Town office in Wallingford.

Nestled in the Otter Creek Valley on Route 7 is the Town of Wallingford. It was founded in 1761, when Governor Wentworth of New Hampshire granted a charter to Captain Eliakim Hall and other settlers for a six square mile tract of land. This size area was chosen because a person could travel anywhere within it between morning and evening chores to get to church, the market, or a town meeting.

Wallingford has three village centers: Wallingford Village, South Wallingford, and East Wallingford. All three have been designated as such by the State of Vermont, in a program which uses tax credits and other means to spur the revitalization of the state’s traditional village centers.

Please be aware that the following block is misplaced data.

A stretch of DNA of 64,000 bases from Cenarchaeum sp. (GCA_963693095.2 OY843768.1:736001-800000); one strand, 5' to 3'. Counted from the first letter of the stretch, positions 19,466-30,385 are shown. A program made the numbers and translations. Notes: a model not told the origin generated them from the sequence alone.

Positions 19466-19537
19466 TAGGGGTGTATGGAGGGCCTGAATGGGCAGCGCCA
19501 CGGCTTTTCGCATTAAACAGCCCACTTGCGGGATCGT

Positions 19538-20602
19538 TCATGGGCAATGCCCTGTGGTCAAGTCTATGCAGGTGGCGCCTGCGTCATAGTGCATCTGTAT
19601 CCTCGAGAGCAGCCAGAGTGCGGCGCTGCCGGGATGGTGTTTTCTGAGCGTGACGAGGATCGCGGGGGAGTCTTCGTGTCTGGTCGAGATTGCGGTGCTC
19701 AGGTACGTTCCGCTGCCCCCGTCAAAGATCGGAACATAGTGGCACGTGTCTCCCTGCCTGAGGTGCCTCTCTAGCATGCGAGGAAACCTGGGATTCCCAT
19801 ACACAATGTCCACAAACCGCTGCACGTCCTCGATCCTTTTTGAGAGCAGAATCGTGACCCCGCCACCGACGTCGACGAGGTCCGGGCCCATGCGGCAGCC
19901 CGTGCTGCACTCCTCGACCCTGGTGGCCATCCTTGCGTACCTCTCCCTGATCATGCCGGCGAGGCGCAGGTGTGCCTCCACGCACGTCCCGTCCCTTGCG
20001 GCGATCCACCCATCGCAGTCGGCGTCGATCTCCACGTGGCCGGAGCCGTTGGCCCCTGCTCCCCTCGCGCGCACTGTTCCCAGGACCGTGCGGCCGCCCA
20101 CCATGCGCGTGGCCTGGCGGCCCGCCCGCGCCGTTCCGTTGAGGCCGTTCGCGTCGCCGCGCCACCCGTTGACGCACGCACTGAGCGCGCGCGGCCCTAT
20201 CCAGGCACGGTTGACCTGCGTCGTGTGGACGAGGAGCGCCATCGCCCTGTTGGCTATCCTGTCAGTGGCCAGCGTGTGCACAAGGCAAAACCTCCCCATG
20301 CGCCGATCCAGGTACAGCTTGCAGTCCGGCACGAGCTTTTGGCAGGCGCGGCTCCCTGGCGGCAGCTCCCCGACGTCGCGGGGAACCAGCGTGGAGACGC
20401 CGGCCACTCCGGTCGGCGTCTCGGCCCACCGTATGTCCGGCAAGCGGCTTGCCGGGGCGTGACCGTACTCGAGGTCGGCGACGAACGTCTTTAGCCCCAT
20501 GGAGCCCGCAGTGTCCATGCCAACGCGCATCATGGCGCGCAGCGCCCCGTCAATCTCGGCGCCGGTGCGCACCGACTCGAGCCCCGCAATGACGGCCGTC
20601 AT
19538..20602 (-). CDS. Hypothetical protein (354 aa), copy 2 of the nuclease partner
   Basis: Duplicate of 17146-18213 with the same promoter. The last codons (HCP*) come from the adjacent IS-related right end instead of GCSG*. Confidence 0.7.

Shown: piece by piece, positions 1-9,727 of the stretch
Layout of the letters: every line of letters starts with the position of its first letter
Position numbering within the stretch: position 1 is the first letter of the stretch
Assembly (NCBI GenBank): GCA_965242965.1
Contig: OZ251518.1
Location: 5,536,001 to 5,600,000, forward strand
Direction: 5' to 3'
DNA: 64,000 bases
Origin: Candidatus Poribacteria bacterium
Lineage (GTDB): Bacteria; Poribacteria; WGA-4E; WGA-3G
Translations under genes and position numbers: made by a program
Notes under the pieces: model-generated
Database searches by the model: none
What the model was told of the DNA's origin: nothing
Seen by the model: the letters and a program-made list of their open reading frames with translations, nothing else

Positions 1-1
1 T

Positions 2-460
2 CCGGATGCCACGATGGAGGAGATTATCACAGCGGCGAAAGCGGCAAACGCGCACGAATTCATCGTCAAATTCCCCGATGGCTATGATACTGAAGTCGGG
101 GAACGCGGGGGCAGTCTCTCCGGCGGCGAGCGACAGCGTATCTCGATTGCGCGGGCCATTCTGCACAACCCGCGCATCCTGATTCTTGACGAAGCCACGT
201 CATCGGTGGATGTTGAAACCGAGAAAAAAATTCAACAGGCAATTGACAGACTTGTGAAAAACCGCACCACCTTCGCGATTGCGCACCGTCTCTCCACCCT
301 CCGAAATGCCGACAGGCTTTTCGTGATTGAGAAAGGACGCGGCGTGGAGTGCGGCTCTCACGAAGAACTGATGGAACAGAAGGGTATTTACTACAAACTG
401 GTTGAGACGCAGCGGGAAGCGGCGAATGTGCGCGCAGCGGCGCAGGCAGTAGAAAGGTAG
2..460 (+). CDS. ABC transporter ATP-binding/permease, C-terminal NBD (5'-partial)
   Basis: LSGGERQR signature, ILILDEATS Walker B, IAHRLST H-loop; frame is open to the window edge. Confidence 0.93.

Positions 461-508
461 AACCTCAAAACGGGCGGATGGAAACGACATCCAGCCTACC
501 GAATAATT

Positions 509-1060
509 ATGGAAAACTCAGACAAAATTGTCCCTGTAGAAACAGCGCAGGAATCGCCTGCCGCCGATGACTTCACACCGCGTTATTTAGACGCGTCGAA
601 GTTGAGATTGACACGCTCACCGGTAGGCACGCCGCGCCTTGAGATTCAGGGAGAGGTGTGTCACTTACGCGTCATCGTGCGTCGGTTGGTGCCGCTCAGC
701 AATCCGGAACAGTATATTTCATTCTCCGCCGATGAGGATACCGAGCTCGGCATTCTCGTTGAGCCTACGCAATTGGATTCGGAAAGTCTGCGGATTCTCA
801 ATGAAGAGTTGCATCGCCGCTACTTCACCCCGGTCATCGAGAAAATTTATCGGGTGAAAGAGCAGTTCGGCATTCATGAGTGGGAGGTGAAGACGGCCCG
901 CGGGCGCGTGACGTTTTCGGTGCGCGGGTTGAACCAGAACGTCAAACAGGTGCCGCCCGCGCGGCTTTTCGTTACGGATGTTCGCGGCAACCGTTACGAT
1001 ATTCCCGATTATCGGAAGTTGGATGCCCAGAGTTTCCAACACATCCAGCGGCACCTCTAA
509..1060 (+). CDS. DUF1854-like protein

Within walking distance of Wallingford Village is Stone Meadow, a former gravel pit which the Wallingford Conservation Committee is working to develop as a gateway to the public beach on nearby Elfin Lake. When complete, Stone Meadow will have birding trails which wind through the woods, informational kiosks to identify trees, and a rain garden.

In 2009 the town formed an Energy Committee to help improve the efficiency of the town. Members of the committee are working with the Rutland Regional Planning Commission to take an inventory of the energy usage of public buildings, and others are working with the Prudential Committee and the non-profit Efficiency Vermont to replace the town’s 104 streetlights with LED’s, which could save up to 75% in energy costs. The Energy Committee’s other main goal is to add a section to the town plan on Energy.

Since Wallingford’s beginnings, both the village center and the surrounding countryside have been carefully protected and developed. With so many strong programs in place, these traditional values look to continue.